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Taking Mobile Marketing Beyond Coupons

By Jeff Weidauer, VP Marketing, Vestcom International

All too often in recent years, retailers seeking to engage shoppers have trumpeted new technologies without taking care to ensure the benefits were actually directed to the shopper. Technology, such as new kiosks, was installed in stores, often with great fanfare, and these programs tested well at first due to the novelty effect as customers tried out the devices. But once the newness wore off, shoppers returned to their habits and the equipment was quietly removed.

Shoppers have demonstrated time and again they are willing to change a habit if there is a perceived benefit. The solution lies in putting technology where the shopper is—and increasingly, the shopper these days is on her smart phone.

In the past 20 years, few technology-driven changes have been more pervasive than the mobile phone, and today marketers are scrambling to find ways to utilize these devices. The focus so far has been on mobile coupons, with some success. As newspaper circulation declines, and freestanding insert distribution becomes ever more challenging, mobile phones are an obvious and effective way to drive purchases. Not surprisingly, younger shoppers are more likely to seek out savings via the Web or mobile, and these are the folks with growing families and a need for greater value.

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The downside of mobile coupons is the back-end cost of redemption, which makes a successful promotion increasingly expensive. Coupons are also the most basic of triggers for shopper engagement, with little long-term loyalty benefit.

The logical question then is: What’s next? How do we make the most of this pocket-sized kiosk and provide loyalty-building communications to shoppers?

One idea is a new service called Aisle 411. Testing now in Springfield, Missouri, Aisle 411 allows shoppers in store to use mobile phones to get directions to any item on their list. While this is a great start, it really doesn’t make full use of the power of a smart phone. Why not an application that:

  • Keeps your shopping list
  • Remembers your purchase history that can be accessed as needed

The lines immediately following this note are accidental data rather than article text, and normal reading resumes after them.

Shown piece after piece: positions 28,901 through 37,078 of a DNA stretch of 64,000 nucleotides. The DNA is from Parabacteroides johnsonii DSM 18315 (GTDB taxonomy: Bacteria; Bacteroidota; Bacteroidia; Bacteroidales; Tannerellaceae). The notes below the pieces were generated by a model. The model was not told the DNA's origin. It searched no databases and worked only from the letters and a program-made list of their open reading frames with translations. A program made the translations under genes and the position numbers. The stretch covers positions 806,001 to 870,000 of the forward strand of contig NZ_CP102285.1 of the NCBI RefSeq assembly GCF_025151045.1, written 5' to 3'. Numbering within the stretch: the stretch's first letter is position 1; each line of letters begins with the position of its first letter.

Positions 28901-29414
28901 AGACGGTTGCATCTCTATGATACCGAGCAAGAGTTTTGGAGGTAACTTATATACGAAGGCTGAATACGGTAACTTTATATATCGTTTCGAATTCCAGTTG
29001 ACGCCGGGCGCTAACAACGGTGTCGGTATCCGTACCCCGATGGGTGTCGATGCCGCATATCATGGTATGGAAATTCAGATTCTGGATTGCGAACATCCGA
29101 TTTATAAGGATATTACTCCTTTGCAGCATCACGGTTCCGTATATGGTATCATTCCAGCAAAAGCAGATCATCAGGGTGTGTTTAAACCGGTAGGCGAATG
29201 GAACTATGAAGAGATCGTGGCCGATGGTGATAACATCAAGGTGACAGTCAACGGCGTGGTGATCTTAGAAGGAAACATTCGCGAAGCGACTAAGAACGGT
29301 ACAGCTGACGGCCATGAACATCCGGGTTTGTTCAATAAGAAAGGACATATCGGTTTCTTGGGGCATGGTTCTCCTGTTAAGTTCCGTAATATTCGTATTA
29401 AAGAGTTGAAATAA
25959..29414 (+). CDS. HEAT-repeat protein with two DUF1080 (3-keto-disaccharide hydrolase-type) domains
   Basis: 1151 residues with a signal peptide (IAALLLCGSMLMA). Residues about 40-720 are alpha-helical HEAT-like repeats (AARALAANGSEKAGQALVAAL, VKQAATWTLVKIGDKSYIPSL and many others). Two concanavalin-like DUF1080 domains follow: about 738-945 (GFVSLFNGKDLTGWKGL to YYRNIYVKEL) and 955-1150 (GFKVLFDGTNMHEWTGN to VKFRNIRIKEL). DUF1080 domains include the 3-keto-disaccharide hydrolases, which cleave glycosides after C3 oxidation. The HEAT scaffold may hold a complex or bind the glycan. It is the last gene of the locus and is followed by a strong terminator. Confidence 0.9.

• Adds GPS functionality so the phone knows which store you’re heading to and re-orders a shopping list accordingly as to that store’s layout
  • Incorporates shopper-specific offers based on shopping behavior—and therefore extremely relevant offers that can influence the shopper while she is in the store.

A number of consumer packaged goods brands have introduced iPhone apps that give consumers direct access to the brand and include recipe ideas, nutrition info and special offers. But the reality is shoppers are not going to download all the brand applications that come down the pike. More realistic is an application offered by a retailer, store-branded and shopper-focused, that enhances the entire shopping experience, starting from home and the creation of the shopping list.

The greater challenge in using technology as a practical tool is ensuring the accuracy of the data and the ongoing relevance of the offering. Novelty will drive trial for many, but continuing value is the only way to keep people using the service or application. Its longevity is a function of how effective it is in making our lives easier.

A retailer’s in-house IT group is not equipped to manage data at this level or sort through it for insights to deliver meaningful communication to shoppers. Going to a third-party expert will be necessary when thinking about capitalizing on mobile technology for shopper engagement and loyalty.

Retailers contemplating a mobile marketing program are on the right track, but they should be sure to consider long-term benefits over short-term sales growth, loyalty factors and how this medium can truly improve the experience for their shoppers.

 


Jeff Weidauer VP Marketing for Vestcom International Inc., a provider of technological retail solutions based in Little Rock, Ark. He can be reached at jweidauer@vestcom.com, or visit www.vestcom.com.

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